• For x86 systems, the BIOS is protected.

    • On all systems, root is protected with a password.

  2. Prepare your label_encodings file.

    If you have a site-specific label_encodings file, the file must be checked and installed before other configuration tasks can be started. If your site does not have a label_encodings file, you can use the default file that Sun supplies. Sun also supplies other label_encodings files, which you can find in the /etc/security/tsol directory. The Sun files are demonstration files. They might not be suitable for production systems.

    To customize a file for your site, see Trusted Extensions Label Administration.

  3. From the list of labels in your label_encodings file, make a list of the labeled zones that you need to create.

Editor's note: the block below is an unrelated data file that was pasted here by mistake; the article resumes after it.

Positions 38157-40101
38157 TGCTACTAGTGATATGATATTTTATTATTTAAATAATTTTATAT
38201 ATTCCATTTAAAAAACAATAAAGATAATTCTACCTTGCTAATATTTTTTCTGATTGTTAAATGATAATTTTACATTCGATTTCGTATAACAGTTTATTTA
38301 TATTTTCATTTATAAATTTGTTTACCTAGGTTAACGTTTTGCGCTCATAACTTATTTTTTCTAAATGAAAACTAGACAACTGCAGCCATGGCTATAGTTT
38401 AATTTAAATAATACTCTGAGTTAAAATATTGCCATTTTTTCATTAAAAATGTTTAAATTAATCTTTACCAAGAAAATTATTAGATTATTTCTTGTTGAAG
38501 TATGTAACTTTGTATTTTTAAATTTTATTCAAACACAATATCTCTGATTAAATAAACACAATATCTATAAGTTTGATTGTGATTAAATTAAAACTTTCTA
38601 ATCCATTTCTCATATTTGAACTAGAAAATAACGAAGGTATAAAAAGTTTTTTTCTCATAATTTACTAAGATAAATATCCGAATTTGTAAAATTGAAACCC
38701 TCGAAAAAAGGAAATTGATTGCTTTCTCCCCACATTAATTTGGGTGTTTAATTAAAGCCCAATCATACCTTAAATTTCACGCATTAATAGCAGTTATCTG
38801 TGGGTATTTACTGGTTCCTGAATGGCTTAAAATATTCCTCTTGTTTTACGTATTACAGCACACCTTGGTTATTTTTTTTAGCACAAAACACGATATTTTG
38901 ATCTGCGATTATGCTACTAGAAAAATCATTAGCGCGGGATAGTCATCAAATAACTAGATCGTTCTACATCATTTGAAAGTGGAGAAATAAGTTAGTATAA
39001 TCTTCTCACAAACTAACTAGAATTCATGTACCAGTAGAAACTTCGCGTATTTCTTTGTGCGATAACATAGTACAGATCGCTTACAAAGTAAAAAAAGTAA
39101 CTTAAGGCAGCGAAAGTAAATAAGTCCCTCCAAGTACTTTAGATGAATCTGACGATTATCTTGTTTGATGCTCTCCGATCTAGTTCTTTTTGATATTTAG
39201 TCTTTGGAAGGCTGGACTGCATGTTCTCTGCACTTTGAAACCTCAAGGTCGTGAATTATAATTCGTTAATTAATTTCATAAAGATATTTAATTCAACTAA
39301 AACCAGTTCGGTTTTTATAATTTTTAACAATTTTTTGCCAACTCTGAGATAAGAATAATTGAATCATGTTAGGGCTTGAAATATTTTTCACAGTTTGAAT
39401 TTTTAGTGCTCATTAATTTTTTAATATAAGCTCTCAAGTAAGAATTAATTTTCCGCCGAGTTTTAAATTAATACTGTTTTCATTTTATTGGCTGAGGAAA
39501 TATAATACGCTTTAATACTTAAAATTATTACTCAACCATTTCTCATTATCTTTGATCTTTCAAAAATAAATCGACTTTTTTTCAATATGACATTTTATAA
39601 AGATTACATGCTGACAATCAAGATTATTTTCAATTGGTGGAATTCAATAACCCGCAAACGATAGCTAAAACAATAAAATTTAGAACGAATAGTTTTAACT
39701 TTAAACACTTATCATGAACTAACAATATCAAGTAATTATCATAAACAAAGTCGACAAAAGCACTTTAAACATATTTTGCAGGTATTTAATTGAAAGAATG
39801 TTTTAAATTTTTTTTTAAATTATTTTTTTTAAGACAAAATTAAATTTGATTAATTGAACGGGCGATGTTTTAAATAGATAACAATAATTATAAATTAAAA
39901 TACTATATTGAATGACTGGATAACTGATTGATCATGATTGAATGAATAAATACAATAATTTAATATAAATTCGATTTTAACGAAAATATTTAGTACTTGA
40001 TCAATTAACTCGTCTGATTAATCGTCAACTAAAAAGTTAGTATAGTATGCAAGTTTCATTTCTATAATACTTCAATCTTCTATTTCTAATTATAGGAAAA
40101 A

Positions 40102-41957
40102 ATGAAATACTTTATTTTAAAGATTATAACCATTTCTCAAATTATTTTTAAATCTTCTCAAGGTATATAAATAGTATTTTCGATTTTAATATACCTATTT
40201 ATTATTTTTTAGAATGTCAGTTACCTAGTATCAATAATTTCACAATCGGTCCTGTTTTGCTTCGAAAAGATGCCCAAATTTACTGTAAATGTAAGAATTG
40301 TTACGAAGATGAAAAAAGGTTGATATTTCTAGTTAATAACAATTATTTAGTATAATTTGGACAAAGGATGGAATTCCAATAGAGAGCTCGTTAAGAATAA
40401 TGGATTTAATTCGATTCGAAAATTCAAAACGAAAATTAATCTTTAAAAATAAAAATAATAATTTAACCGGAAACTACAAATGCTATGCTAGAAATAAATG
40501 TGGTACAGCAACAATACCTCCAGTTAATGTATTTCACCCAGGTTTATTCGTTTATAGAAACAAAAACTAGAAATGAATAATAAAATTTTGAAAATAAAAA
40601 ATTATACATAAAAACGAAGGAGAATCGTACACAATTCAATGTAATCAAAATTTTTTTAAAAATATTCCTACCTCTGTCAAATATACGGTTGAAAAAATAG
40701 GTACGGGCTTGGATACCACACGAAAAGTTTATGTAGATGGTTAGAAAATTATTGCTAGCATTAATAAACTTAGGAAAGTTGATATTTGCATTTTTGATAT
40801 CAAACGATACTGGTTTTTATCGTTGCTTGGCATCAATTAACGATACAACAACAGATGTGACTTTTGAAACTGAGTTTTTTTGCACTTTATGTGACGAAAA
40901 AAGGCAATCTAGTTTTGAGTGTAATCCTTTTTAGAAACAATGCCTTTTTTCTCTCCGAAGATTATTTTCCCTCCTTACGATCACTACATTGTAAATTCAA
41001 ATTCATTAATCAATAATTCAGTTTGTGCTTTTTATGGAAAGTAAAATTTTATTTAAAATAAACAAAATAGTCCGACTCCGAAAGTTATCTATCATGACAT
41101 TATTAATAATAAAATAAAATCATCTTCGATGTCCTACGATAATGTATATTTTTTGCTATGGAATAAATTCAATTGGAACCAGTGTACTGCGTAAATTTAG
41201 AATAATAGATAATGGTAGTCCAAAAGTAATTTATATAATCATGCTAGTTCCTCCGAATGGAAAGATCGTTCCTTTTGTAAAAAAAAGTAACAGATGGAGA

The following table lists the label names and suggested zone names for the default label_encodings file.

    Zone Name

    For ease of NFS mounting, the zone name of a particular label must be identical on every system. Some systems, such as multilevel print servers, do not need to have labeled zones installed. However, if you do install labeled zones on a print server, the zone names must be identical to the zone names of other systems on your network.

  4. Decide when to create roles.

    Your site's security policy can require you to administer Trusted Extensions by assuming a role. If so, or if you are configuring the system to satisfy criteria for an evaluated configuration, you must create roles early in the configuration process.